This submission is by Dr. Maureen Reed, LTO Director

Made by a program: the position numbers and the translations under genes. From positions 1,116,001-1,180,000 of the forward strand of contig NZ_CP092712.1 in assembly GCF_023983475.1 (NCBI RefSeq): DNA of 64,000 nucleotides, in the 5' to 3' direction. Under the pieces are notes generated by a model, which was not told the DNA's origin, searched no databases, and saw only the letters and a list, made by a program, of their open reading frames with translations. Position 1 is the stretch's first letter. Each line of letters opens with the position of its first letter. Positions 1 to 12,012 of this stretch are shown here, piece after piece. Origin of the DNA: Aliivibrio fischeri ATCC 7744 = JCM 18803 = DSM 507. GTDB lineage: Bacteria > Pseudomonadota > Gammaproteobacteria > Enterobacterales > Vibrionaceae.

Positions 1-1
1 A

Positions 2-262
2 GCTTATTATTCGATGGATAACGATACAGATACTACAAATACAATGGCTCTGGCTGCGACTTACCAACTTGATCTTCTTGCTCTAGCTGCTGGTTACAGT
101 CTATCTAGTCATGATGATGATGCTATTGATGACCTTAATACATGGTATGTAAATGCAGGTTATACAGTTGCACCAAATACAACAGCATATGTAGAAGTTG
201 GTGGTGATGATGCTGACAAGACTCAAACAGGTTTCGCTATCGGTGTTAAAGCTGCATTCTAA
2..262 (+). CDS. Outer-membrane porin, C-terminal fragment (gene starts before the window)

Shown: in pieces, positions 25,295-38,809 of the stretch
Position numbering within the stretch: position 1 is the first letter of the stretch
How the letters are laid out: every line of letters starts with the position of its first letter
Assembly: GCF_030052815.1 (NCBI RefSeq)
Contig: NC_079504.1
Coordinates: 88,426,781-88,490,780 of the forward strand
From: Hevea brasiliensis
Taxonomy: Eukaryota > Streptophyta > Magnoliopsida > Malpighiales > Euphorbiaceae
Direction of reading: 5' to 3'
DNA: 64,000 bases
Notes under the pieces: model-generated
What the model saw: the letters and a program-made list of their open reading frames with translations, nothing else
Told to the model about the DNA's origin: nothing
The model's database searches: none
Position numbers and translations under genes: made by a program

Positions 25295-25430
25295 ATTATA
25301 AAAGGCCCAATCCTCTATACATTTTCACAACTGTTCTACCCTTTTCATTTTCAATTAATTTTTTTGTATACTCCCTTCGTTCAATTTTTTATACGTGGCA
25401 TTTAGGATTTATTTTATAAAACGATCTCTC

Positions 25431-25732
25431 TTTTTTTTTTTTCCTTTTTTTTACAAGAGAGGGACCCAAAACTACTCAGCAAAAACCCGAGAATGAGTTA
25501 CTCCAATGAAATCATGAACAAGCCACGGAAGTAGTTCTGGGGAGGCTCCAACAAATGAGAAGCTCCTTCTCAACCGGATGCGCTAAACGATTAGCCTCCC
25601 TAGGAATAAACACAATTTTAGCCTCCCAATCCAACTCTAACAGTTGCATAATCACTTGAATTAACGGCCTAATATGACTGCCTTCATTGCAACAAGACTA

We often wonder why some of our students do not succeed, while others excel. Over the past years, I have been trying to answer this question and better understand the ingredients for success. One theory that I subscribe to is Rosenbaum’s (1980) theory of learned resourcefulness. Rosenbaum was attempting to understand the general ingredients for success in life. This theory has been applied to academia and it seems to be predictive of academic success (Reed et al., 2011). The theory of learned resourcefulness posits that individuals who are successful have four attributes that lead to success. First, they are generally highly practiced problem solvers. Second, they make positive self-statements even when faced with failure. Third, they are good at delaying gratification and finally, they understand that change takes effort. The thing that I particularly like about this theory is that all of these skills can be taught within the context of a course. A few years ago, Deb Kennett from Trent University and I did just that and were able to track changes in student resourcefulness of a course. As resourcefulness increased so did GPA (Kennett & Reed, 2009). Today I start many of my classes with a talk about what makes students resourceful. Students tell me the talk helps them to focus and reduce behaviours that distract them from their own academic success.